Manners, later bedtimes,  what they wear, the language they use… it can be so tough if you don’t agree and certainly when they’re in your home, but especially if you only spend limited time with them, it really is best to step back.

If they’re very rude, mentioning it to a parent might be ok, but they can be notoriously sensitive to perceived slights (as we once were no doubt). Unless it’s really serious, or you’re responsible for them alone then it really isn’t up to you to share your thoughts on their upbringing.

If you’re in charge and they are at yours without parents for a length of time, I recommend setting some ground rules in advance; house rules if you like. A simple reward for adhering to them makes a world of difference and gentle reminders rather than endless nagging will make a happier home for you both.


Everything today can be so expensive, and kids definitely expect to be entertained but that can be exhausting and as we’ve already discussed, VERY expensive for you.

I like the old-fashioned options in this case.  Go to the park.  Let them dig in the garden.  Pop to the library (they’re fab these days you know).  Have a picnic.  Grab some old movies and blankets and chill out at home.

If mobility is an issue, be honest about what you can do – perhaps letting them know you can’t do what they’re used to but painting, crafts or looking through old photo albums at their parents as children can be a lovely way to while away the days without putting pressure on yourself.


Interestingly, taking care of your Grandkids can be one of the best ways to improve mental health and overall wellbeing according to research.  However, it is tiring and can be frustrating.

Self-care is a new concept and one lots of us struggle with a bit, after all, ours is the generation who didn’t have access to medication and meditation in the same way the next do.  However, it is beneficial.

It doesn’t necessarily mean a Spa day (although yay for that idea).  Calling a friend for a rant about the fact that your daughter allowed your child to eat only nuggets for three days, or your son didn’t even offer to split the bill at the cinema is a good way to get the stress out without causing conflict.

Recognising your limits and going for a walk, or a snooze is good for everyone – no one enjoys being around tired, grouchy people and making yourself ill certainly isn’t going to make for a good vacay.

Janey Says:

Your grandchildren wanting to be with you is the best feeling in the world, I think. I’ve spent so much time trying to be the best granny – and a little bribery has come into this I must admit!

When it comes to looking after them alone though, it’s a different situation for me now, which I hate, but I need to be honest about.  I don’t have the physical strength to do all the things I’d love to do with them on my own.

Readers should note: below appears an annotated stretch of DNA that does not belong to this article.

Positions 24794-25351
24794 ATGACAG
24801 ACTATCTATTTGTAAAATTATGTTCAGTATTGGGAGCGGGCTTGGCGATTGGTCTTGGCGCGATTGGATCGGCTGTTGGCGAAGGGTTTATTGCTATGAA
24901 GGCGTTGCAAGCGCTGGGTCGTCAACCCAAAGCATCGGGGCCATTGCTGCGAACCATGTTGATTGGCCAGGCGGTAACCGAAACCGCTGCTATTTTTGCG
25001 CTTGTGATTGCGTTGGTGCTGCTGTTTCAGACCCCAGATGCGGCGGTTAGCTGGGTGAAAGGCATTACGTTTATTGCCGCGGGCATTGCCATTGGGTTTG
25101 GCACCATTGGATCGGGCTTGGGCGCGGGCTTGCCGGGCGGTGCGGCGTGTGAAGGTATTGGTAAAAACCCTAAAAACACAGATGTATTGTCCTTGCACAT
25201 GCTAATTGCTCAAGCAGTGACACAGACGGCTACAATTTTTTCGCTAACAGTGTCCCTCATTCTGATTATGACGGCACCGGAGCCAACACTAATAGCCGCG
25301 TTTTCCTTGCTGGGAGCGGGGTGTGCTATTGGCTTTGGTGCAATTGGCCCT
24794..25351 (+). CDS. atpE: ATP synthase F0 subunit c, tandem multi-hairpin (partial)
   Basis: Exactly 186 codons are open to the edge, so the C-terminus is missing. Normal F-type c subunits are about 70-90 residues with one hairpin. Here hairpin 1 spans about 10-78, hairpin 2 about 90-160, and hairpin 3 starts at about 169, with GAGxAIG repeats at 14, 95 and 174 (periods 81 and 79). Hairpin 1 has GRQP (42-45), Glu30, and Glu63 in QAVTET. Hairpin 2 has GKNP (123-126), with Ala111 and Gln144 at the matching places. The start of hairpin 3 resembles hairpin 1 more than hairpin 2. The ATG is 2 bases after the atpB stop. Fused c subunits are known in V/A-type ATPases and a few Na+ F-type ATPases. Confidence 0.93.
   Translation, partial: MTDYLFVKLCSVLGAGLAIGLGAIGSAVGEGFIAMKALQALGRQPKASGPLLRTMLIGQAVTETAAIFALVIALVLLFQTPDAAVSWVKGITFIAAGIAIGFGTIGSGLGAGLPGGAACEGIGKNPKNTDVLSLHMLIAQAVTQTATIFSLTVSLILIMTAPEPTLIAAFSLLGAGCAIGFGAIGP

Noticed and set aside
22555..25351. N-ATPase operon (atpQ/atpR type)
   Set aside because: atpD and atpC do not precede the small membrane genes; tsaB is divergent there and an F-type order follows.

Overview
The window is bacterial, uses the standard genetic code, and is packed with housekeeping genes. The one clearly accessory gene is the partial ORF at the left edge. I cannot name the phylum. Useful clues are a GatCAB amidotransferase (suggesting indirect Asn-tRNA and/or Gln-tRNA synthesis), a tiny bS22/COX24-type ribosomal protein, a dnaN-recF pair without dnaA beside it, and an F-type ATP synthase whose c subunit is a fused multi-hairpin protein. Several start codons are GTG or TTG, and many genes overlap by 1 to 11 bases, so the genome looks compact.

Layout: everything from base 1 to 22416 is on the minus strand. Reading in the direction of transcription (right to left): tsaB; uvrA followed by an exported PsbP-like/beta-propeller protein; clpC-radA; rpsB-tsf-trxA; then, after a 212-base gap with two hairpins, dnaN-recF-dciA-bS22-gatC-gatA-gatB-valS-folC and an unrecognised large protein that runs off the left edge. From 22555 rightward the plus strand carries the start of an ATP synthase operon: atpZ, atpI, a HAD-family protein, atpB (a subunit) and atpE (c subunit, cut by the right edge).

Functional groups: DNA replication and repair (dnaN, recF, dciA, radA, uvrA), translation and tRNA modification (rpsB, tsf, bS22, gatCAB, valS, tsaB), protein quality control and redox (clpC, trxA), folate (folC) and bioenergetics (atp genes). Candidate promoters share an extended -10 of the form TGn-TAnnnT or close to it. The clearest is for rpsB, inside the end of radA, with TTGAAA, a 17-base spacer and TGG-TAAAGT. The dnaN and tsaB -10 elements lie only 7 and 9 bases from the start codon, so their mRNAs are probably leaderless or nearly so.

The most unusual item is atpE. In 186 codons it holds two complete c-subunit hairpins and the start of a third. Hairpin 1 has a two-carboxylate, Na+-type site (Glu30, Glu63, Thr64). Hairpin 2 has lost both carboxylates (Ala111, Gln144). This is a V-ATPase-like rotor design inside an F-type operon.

One day maybe when they’re older it might be different.  Either way, for their safety and mine, it’s important to recognise one’s limitations and the same goes for us all.

We all have limits, be they financial, emotional or physical and it’s important we recognise them when we’re in charge of the littlies – being realistic about what we can do is critical to how much you and they enjoy themselves!

When I was diagnosed the neurologist warned me not to do too much for the new babies she knew were arriving.  ‘Take care of yourself, put yourself first’ was her advice. I hated hearing it because I wanted my children to all go away (for as long as they liked frankly) and leave my ridiculously adored grandchildren with me.  Unmonitored I could have a complete ball – and experience the joy of the new babies with so much more confidence than I did the first time around. But…

Even as a fit granny I can imagine how exhausting the whole thing is, and although I hate to admit it – when they all pile out of the house and back in their mummy’s cars for bath time and tea, I heave a sigh of relief.

My advice to any granny however fit is to not try to overdo it. Keep a bit in reserve for yourselves.

Our kids are used to leaning on us and it’s the greatest pleasure to be able to help with, everything frankly.  Saying no is like an admission of old age, something I fight with every day!

Absolutely embrace all the wonderfulness of every aspect of your grandbabies – but keep a bit back to manage to keep smiling at the end of the day.

None of us wants to be remembered for crawling up to the door on our hands and knees weak from exhaustion!

Far better to ask them before they’re taken away ‘would you like some ice cream, and shall I tell you a story of when I was little – and did something really naughty?’ Those are the memories I’d like mine to treasure.